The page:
Java 9's Bug Fix Priorities, Goals Updated
- By John K. Waters
The JDK 9 rampdown process is entering Phase Two, and Mark Reinhold, Chief Architect of Oracle's Java Platform Group, has proposed some goals for this phase that keep the process focused on priority bug fixes.
Reinhold offered the goals in a message to the OpenJDK mailing list. "The overall goal of this process is to ensure that we fix just the bugs that must be fixed in order to ensure a successful release," he wrote, "and that we understand why we're not going to fix some bugs that perhaps ought to be fixed."
Reinhold's priority bug fix list includes:
- Fix all P1-P2 bugs that are new in JDK 9 and critical to the success of this release
- Decommit from fixing any P1-P2 bugs that are not new in JDK 9 and are not critical to this release, but were previously targeted to this release;
- Explicitly defer any P1-P2 bugs that are new in JDK 9 but are either not critical to this release or cannot, for good reason, be fixed in this release
"P3-P5 bugs whose fixes would affect product code must be left to future
releases," Reinhold said. "P3-P5 bugs whose fixes only affect tests, documentation, or demos may be fixed until the first GA candidate build, on [June 22]."
Reinhold announced the start of the first phase of the rampdown process in February. Rampdown Phase One was the period during which "we aim to fix the bugs that need to be fixed and understand why we're not going to
fix some bugs that perhaps ought to be fixed."
The overall feature set of JDK 9 release is "frozen" at this point in the process, though so-called low-risk enhancements that add "small bits of missing functionality or improve usability" may still be worked into the release. The bar for such adjustments is, at this point, extremely high, Reinhold said.
Reinhold's advice to JDK 9 committers: "Before you spend too much time on a fix for a P1 or P2 bug, seek advice from a Group or Area Lead, on an appropriate mailing list, to make sure that fixing the bug in this release is actually a reasonable idea."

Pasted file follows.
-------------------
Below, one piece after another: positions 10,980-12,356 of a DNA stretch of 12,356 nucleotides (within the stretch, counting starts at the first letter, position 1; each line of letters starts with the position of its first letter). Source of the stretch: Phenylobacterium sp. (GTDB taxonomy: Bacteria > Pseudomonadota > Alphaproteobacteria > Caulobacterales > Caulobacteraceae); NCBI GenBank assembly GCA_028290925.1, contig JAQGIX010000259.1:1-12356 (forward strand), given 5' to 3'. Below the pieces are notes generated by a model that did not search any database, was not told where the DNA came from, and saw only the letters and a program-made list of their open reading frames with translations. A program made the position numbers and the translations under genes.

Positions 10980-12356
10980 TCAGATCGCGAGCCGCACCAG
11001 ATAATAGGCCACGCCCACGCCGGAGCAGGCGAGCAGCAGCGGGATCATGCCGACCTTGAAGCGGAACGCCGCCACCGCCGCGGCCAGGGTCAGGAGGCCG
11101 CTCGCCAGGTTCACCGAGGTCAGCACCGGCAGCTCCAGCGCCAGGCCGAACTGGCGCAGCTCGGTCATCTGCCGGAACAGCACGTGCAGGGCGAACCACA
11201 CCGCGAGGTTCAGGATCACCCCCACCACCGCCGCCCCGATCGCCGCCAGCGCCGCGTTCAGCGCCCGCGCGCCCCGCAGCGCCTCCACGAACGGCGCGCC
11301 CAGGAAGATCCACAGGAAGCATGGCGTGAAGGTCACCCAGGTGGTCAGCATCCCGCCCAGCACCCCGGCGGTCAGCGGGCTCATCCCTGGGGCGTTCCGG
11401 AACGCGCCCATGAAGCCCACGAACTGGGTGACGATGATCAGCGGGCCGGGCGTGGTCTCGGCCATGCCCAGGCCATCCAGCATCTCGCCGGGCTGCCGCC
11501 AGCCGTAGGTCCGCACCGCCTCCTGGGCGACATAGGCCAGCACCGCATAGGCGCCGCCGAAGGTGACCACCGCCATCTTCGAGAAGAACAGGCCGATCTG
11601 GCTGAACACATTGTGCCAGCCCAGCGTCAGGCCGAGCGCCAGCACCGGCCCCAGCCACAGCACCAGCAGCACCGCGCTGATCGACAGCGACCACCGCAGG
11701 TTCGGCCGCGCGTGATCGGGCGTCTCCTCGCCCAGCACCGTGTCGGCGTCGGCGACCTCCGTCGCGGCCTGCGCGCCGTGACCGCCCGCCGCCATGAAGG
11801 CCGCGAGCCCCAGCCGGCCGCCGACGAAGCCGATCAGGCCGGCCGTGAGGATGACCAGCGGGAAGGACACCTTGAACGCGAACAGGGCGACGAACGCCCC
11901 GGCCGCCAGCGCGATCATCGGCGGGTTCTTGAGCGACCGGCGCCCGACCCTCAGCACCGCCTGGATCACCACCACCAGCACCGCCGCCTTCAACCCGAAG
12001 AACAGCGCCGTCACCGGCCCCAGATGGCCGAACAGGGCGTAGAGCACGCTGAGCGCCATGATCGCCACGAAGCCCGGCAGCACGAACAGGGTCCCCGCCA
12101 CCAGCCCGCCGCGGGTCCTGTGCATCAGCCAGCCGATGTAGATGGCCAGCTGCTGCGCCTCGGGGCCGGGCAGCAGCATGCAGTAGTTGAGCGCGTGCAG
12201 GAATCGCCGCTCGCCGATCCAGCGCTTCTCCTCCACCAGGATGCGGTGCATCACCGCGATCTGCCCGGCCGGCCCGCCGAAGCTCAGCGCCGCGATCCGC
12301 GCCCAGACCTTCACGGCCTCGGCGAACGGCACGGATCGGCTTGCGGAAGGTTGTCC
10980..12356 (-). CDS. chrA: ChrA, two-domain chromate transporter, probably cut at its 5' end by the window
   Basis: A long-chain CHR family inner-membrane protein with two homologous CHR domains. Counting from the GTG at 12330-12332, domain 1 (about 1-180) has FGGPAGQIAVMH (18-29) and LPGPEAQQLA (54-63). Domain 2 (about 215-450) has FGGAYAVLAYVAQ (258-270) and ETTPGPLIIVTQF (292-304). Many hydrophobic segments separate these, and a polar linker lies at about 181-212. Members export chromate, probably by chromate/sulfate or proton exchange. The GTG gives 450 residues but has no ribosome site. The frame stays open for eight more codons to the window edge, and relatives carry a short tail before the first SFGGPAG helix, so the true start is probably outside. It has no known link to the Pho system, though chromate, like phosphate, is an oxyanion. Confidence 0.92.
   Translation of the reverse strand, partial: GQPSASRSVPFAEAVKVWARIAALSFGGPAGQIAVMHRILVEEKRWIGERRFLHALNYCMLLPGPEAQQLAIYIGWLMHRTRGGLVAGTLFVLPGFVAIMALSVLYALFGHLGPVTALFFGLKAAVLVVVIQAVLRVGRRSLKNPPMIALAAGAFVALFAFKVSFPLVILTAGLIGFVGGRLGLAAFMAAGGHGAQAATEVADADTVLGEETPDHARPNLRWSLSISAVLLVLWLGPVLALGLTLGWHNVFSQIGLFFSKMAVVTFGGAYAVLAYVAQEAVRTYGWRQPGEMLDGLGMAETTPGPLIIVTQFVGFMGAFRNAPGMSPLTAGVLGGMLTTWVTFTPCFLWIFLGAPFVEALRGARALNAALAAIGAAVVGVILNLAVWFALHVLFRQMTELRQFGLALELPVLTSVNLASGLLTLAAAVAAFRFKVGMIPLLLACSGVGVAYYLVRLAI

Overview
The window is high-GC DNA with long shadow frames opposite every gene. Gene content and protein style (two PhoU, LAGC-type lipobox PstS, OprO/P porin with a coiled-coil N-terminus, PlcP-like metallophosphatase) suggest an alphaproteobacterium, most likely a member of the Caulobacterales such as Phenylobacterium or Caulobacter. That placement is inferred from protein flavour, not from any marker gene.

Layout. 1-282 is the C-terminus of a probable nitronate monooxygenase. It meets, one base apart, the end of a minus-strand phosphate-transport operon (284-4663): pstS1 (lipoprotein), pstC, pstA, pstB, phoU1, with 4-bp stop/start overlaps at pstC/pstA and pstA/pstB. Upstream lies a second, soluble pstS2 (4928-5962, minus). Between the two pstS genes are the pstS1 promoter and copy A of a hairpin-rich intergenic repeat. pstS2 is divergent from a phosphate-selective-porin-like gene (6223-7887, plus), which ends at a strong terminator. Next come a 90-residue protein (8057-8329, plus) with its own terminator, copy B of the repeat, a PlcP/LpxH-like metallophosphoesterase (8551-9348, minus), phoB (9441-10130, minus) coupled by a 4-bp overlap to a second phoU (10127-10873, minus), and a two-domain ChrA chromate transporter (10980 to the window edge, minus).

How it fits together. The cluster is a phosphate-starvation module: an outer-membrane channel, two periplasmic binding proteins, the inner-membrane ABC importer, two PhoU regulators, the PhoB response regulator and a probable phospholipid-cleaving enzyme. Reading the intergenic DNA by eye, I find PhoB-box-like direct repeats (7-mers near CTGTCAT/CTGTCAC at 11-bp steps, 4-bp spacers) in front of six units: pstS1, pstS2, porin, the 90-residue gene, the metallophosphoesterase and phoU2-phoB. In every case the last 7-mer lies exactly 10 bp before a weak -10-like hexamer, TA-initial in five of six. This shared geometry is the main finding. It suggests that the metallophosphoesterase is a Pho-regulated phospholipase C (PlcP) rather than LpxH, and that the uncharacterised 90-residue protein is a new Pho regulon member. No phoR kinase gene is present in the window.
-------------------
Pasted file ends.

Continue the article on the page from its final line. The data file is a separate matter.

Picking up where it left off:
The initial JDK 9 release candidate is scheduled for June 22, and final release candidate is set for July 7. The target date for general availability is July 27.
The final release date for the latest incarnation of the Java SE Platform has been pushed back twice. Reinhold proposed those delays, both times citing the challenges posted by Project Jigsaw. The modularization of the Java SE and the JDK is the biggest change ever for Java. Brian Goetz, Oracle's rockstar Java Language Architect, has said that support for lambdas in Java SE 8 would "change the way we program in Java every day." But JSR 376, the Java Specification Request that aims to define "an approachable yet scalable module system for the Java Platform" will bring a fundamentally new kind of programming component to Java.
This release also includes many other new features, including JShell, a Read-Eval-Print Loop (REPL) for Java that allows developers to evaluate cod snippets (declarations, statements, expressions), so they can test the code as they create it.
Reinhold emphasized that his Phase Two Rampdown bug fix list is a proposal, but time for comment on that list is short. JDK 9 Committers have been invited to offer their two cents by Thursday, March 23. If there are no serious objections, the proposed list will be adopted.
John has been covering the high-tech beat from Silicon Valley and the San Francisco Bay Area for nearly two decades. He serves as Editor-at-Large for Application Development Trends (www.ADTMag.com) and contributes regularly to Redmond Magazine, The Technology Horizons in Education Journal, and Campus Technology. He is the author of more than a dozen books, including The Everything Guide to Social Media; The Everything Computer Book; Blobitecture: Waveform Architecture and Digital Design; John Chambers and the Cisco Way; and Diablo: The Official Strategy Guide.